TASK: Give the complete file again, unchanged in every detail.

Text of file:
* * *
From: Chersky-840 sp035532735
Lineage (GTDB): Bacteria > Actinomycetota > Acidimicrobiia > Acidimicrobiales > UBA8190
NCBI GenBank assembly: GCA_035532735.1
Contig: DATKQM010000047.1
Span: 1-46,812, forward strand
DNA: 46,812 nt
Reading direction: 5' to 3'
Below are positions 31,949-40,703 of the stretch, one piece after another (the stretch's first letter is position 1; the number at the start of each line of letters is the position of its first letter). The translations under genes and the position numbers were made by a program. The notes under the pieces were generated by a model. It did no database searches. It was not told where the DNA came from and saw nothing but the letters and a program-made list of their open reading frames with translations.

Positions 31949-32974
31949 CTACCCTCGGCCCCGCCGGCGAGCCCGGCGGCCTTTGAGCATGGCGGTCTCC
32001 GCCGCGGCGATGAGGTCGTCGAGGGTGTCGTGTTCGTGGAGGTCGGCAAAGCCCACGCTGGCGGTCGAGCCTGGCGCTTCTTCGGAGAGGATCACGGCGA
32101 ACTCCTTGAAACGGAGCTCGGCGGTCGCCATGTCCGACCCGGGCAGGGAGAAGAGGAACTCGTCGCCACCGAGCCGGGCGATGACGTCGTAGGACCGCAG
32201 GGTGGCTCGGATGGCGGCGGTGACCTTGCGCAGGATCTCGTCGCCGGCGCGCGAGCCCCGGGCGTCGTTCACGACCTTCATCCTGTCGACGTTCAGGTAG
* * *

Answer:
From: Chersky-840 sp035532735
Lineage (GTDB): Bacteria > Actinomycetota > Acidimicrobiia > Acidimicrobiales > UBA8190
NCBI GenBank assembly: GCA_035532735.1
Contig: DATKQM010000047.1
Span: 1-46,812, forward strand
DNA: 46,812 nt
Reading direction: 5' to 3'
Below are positions 31,949-40,703 of the stretch, one piece after another (the stretch's first letter is position 1; the number at the start of each line of letters is the position of its first letter). The translations under genes and the position numbers were made by a program. The notes under the pieces were generated by a model. It did no database searches. It was not told where the DNA came from and saw nothing but the letters and a program-made list of their open reading frames with translations.

Positions 31949-32974
31949 CTACCCTCGGCCCCGCCGGCGAGCCCGGCGGCCTTTGAGCATGGCGGTCTCC
32001 GCCGCGGCGATGAGGTCGTCGAGGGTGTCGTGTTCGTGGAGGTCGGCAAAGCCCACGCTGGCGGTCGAGCCTGGCGCTTCTTCGGAGAGGATCACGGCGA
32101 ACTCCTTGAAACGGAGCTCGGCGGTCGCCATGTCCGACCCGGGCAGGGAGAAGAGGAACTCGTCGCCACCGAGCCGGGCGATGACGTCGTAGGACCGCAG
32201 GGTGGCTCGGATGGCGGCGGTGACCTTGCGCAGGATCTCGTCGCCGGCGCGCGAGCCCCGGGCGTCGTTCACGACCTTCATCCTGTCGACGTTCAGGTAG